There's a phenomenon called 🦜 The Decoy Effect, where companies will offer an objectively-unsuitable package, with the sole intention of changing your perception of the other options.

This is perception-manipulation to make your 'real' options feel like better value for money.

Most companies won't ever admit to utilising a decoy.

But it's become a tactic to release very expensive (and unnecessary) accessories, alongside major product launches.

For example, consider the actual value proposition of the following three Apple accessories:

null image

To be clear; these products are both real, and probably beautifully built.

But I want you to examine the subtle psychological benefit, which happens too often to be coincidental.

They help reframe the value for other products.

2. The Labour Illusion

There's a psychological bias called the 🏋️‍♀️ Labour Illusion

It explains why people view products and services more favourably, when they're aware of the effort that was put in to creating it.

This is true of open-kitchen restaurants where you can see the chef shouting at subordinates, coffee beans that you know have been painstakingly roasted in small batches, and even server farms crunching data with complicated algorithms (or AI) on our behalf.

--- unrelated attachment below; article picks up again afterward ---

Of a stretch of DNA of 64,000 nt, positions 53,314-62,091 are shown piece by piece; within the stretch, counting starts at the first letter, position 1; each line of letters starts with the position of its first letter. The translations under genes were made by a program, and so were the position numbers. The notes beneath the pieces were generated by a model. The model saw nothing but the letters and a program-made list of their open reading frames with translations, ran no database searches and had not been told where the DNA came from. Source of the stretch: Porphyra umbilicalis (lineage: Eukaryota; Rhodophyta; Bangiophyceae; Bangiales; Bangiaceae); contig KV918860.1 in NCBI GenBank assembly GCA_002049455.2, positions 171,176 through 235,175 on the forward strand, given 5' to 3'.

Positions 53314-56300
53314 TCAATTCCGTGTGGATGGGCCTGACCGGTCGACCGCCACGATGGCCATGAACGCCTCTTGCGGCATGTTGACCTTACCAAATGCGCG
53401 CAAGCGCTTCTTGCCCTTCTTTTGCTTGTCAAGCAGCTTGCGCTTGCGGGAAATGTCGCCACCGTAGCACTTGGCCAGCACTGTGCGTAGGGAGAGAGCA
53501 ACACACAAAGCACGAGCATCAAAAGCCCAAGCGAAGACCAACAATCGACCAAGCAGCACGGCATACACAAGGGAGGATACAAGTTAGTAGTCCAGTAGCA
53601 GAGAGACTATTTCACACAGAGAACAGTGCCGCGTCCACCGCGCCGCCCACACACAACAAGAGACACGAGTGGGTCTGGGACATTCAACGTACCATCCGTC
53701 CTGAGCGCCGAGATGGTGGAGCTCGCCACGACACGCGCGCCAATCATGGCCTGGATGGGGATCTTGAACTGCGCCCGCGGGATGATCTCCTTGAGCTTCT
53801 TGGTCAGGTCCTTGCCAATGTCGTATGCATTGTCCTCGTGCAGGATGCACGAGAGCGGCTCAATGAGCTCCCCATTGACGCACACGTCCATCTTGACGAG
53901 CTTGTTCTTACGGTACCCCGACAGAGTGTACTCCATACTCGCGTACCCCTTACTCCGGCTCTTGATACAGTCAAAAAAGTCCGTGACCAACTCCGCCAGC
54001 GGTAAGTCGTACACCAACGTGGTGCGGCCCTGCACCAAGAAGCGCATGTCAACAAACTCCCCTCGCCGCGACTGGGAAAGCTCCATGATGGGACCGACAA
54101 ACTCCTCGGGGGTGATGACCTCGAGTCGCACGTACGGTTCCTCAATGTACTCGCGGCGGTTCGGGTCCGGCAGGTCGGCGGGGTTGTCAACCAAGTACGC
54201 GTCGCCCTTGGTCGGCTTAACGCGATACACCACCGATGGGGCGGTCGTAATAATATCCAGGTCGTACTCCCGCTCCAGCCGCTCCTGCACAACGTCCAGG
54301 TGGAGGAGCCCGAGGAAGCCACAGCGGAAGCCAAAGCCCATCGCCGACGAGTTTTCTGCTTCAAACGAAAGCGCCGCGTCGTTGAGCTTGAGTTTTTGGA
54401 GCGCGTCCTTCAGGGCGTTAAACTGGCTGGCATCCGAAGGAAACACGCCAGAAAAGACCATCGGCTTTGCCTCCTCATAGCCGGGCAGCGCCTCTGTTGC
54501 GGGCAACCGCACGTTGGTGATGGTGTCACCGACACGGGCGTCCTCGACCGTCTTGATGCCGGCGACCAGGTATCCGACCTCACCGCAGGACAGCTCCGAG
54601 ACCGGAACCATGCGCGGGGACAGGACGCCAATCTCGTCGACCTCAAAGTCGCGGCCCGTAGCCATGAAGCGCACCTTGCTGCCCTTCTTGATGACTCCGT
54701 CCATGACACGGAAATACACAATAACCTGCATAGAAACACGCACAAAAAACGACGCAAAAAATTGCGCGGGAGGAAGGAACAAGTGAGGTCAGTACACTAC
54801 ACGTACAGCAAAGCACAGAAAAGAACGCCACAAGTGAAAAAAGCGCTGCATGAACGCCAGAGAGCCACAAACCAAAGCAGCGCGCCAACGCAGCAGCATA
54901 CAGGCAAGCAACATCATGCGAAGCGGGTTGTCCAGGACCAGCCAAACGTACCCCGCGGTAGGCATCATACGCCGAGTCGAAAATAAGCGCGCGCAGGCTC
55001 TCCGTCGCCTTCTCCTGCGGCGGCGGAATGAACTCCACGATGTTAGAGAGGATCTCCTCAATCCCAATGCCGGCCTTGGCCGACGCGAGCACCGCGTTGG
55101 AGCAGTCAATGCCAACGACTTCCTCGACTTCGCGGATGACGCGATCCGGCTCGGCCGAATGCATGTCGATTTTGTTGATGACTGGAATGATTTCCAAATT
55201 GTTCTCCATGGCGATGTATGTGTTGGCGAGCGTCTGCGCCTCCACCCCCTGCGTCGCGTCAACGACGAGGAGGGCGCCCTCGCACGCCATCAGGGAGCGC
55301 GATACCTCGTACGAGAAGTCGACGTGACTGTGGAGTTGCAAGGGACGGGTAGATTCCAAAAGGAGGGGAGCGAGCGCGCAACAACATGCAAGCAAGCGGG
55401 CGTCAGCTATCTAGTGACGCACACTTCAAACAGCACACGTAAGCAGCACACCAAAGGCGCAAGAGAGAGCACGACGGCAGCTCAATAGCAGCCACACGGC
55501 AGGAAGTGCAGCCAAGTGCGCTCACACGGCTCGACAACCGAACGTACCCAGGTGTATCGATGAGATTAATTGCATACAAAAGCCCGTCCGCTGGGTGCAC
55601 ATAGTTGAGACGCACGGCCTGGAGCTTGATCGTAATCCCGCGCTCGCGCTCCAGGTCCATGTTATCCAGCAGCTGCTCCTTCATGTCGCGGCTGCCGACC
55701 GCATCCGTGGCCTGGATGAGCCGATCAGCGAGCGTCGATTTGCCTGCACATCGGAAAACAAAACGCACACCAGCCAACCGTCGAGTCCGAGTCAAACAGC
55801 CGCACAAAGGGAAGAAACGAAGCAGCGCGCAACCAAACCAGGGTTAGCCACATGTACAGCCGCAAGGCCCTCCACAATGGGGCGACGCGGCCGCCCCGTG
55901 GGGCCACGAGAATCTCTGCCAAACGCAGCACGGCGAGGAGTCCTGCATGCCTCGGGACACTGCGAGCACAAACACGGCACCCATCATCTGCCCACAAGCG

During the onboarding, Netflix will ask you to select at least 3 TV programs or movies that you like, and then show you this spinner:

null image

Except, Netflix probably doesn't need a whole 3 seconds to personalise your dashboard—it's likely generated instantaneously, especially given how little it knows about you in that moment.

Instead, it's showmanship, to give you the impression that somewhere, a server is processing thousands of datapoints to personalise an experience "just for you".

3. Cohort Experimentation

Most people have felt the paralysis of scrolling through an expansive library of movies, unable to make a decision.

There's a name for this: 😳 Hicks Law.

In an attempt to loosen this mental bind, Netflix created a feature that would randomly select something for you, called 'Surprise Me'.

null image

Except it didn't work, "usage was very low", and has since been removed.

But what's interesting, is that they've inadvertently created the perfect case study for cohort analysis.